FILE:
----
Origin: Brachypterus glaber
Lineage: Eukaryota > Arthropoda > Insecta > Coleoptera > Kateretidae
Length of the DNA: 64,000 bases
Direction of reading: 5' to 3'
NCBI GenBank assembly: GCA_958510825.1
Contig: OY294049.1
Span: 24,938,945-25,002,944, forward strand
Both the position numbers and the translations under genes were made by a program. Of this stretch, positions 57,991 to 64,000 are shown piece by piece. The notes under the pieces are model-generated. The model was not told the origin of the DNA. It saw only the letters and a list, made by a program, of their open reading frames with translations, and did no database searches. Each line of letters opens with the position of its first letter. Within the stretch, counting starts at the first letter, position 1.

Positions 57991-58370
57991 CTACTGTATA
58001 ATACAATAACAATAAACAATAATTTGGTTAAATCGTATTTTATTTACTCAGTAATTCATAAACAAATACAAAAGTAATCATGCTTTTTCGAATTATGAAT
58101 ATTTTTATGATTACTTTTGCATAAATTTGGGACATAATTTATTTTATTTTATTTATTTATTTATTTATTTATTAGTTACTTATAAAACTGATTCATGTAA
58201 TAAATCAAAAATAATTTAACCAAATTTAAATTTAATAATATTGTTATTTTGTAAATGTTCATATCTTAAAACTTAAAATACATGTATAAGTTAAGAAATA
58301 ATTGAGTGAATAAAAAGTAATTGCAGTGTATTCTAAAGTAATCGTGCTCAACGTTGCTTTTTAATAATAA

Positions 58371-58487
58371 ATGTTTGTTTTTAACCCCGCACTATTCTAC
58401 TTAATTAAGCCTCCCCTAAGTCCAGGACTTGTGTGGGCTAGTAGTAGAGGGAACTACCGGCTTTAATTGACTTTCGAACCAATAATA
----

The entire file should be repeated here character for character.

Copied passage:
Origin: Brachypterus glaber
Lineage: Eukaryota > Arthropoda > Insecta > Coleoptera > Kateretidae
Length of the DNA: 64,000 bases
Direction of reading: 5' to 3'
NCBI GenBank assembly: GCA_958510825.1
Contig: OY294049.1
Span: 24,938,945-25,002,944, forward strand
Both the position numbers and the translations under genes were made by a program. Of this stretch, positions 57,991 to 64,000 are shown piece by piece. The notes under the pieces are model-generated. The model was not told the origin of the DNA. It saw only the letters and a list, made by a program, of their open reading frames with translations, and did no database searches. Each line of letters opens with the position of its first letter. Within the stretch, counting starts at the first letter, position 1.

Positions 57991-58370
57991 CTACTGTATA
58001 ATACAATAACAATAAACAATAATTTGGTTAAATCGTATTTTATTTACTCAGTAATTCATAAACAAATACAAAAGTAATCATGCTTTTTCGAATTATGAAT
58101 ATTTTTATGATTACTTTTGCATAAATTTGGGACATAATTTATTTTATTTTATTTATTTATTTATTTATTTATTAGTTACTTATAAAACTGATTCATGTAA
58201 TAAATCAAAAATAATTTAACCAAATTTAAATTTAATAATATTGTTATTTTGTAAATGTTCATATCTTAAAACTTAAAATACATGTATAAGTTAAGAAATA
58301 ATTGAGTGAATAAAAAGTAATTGCAGTGTATTCTAAAGTAATCGTGCTCAACGTTGCTTTTTAATAATAA

Positions 58371-58487
58371 ATGTTTGTTTTTAACCCCGCACTATTCTAC
58401 TTAATTAAGCCTCCCCTAAGTCCAGGACTTGTGTGGGCTAGTAGTAGAGGGAACTACCGGCTTTAATTGACTTTCGAACCAATAATA